Wednesday, July 27, 2011
Also in the January 2010 issue of Wired, was a cool story about a former employee of the National Reconnaissance Office, the US agency that manages the nation's spy satellites. Clues and codes led authorities to the man and the classified materials he stole from his employer.
Crazy - check it out HERE.
That's the question Evan Ratliff of Wired magazine tried to answer last year as he embarked on a journey to shed is identity and challenge readers to find him - worth a $5k prize. If you haven't read this or heard about it, you should read this story. It's really interesting and speaks volumes on how extensively our personally identifiable information is shared and completely traceable.
The article was originally published in the December 2009 issue and can be found HERE.
Wired set up a unique URL to track Evan's journey and offer clues: http://www.wired.com/vanish/
You know those magazines you find in the seatback pocket in front of your tray table on an airplane? Well they're pretty good for letting you know what movies will be shown, how to navigate random airports in Europe (Amsterdam Schipol anyone?) and sometimes feature really interesting content - mostly related to travel.
In the March 2010 issue of Delta Sky Magazine, a few good articles caught my eye. The first is great list of top sites and activities in Morocco's main cities and beyond.
(Unfortunately the website no longer features links to the full articles anymore - per a Delta spokesperson: "Effective with our July 2011 issue we have redesigned deltaskymag.com to offer more information on destinations and what to do when you get there. We’ll continue to promote top getaways, contests & offers and Sky extras including behind-the-scenes videos and other content such as our Profile features and Special Sections but no longer have current or past issues of the magazine online." However! They were kind enough to offer sending PDF versions of the files so I can post them here. I've pasted the images which should enlarge so they're legible once you click on them.)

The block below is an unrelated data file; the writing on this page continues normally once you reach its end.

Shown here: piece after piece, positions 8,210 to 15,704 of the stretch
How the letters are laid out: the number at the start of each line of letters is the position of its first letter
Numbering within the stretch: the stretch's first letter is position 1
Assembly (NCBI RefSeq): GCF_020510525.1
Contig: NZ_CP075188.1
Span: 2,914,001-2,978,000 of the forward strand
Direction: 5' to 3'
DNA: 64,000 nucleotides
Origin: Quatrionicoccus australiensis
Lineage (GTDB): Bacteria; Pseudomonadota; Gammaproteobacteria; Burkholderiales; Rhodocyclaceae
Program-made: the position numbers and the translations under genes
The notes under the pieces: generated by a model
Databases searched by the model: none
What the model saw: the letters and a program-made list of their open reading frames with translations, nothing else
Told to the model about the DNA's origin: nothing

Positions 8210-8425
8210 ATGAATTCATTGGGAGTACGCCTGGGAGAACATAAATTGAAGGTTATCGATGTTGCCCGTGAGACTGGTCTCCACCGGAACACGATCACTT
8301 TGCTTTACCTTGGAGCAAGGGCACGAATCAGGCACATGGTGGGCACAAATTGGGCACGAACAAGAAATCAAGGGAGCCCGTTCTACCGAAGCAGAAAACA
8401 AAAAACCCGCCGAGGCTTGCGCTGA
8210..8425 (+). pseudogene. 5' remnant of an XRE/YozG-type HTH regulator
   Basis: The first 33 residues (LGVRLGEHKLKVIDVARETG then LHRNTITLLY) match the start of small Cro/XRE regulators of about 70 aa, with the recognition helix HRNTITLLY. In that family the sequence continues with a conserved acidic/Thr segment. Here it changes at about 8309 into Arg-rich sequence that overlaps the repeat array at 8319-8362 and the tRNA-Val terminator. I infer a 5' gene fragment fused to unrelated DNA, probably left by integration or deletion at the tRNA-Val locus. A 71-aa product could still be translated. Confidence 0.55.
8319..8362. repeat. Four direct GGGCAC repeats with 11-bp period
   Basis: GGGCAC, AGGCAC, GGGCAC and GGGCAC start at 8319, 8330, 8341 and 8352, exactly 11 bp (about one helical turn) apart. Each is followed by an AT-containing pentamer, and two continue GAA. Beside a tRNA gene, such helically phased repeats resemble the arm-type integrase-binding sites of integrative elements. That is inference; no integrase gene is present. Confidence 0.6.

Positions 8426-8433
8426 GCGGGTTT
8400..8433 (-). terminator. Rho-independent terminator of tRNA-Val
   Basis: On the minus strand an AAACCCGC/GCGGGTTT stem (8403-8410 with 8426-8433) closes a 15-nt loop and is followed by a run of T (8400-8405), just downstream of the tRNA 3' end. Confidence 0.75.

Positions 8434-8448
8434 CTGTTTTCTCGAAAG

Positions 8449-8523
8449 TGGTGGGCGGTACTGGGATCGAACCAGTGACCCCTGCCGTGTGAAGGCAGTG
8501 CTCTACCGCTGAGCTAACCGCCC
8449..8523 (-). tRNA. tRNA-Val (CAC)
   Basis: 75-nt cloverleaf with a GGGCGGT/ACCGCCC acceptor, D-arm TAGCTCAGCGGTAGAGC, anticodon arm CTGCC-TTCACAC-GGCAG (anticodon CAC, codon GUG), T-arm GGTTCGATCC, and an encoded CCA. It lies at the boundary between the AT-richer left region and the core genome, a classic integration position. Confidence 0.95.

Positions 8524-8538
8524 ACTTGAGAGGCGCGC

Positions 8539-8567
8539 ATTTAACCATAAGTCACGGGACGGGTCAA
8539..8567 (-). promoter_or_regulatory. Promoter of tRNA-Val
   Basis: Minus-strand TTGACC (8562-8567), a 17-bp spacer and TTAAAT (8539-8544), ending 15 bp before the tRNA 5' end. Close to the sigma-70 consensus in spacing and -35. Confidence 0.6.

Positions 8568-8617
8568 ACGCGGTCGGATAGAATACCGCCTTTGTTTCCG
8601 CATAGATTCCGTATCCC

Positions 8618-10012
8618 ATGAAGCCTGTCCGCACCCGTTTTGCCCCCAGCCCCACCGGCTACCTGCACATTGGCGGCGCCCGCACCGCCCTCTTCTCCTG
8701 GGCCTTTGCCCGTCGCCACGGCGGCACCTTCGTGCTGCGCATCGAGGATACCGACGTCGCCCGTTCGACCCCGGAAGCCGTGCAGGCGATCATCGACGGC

Check out an extra photo gallery HERE.
I was on NYMag.com today and noticed a big ad for Bottega Veneta featuring what seemed like a beautifully shot behind the scenes video of their fall photo shoot in Venice. Turns out I was right and the video featured Creative Director Tomas Maier recounting the "art of collaboration" with esteemed photographer Robert Polidori. The video is in fact pretty amazing combining the beauty of Venetian architecture, Bottega Veneta designs and enchanting instrumental accompaniment.
Check out the video and get more info HERE. More info from the press release below:
The ad campaign was shot on location in March of 2011, at the Palazzo Papadapoli, a 16th-century building situated on the Grand Canal in Venice. It is the latest in Bottega Veneta’s one-of-a-kind creative collaborations featuring the talents of outstanding artists The Fall-Winter 2011/2012 collections center on extraordinary detail and unusual construction.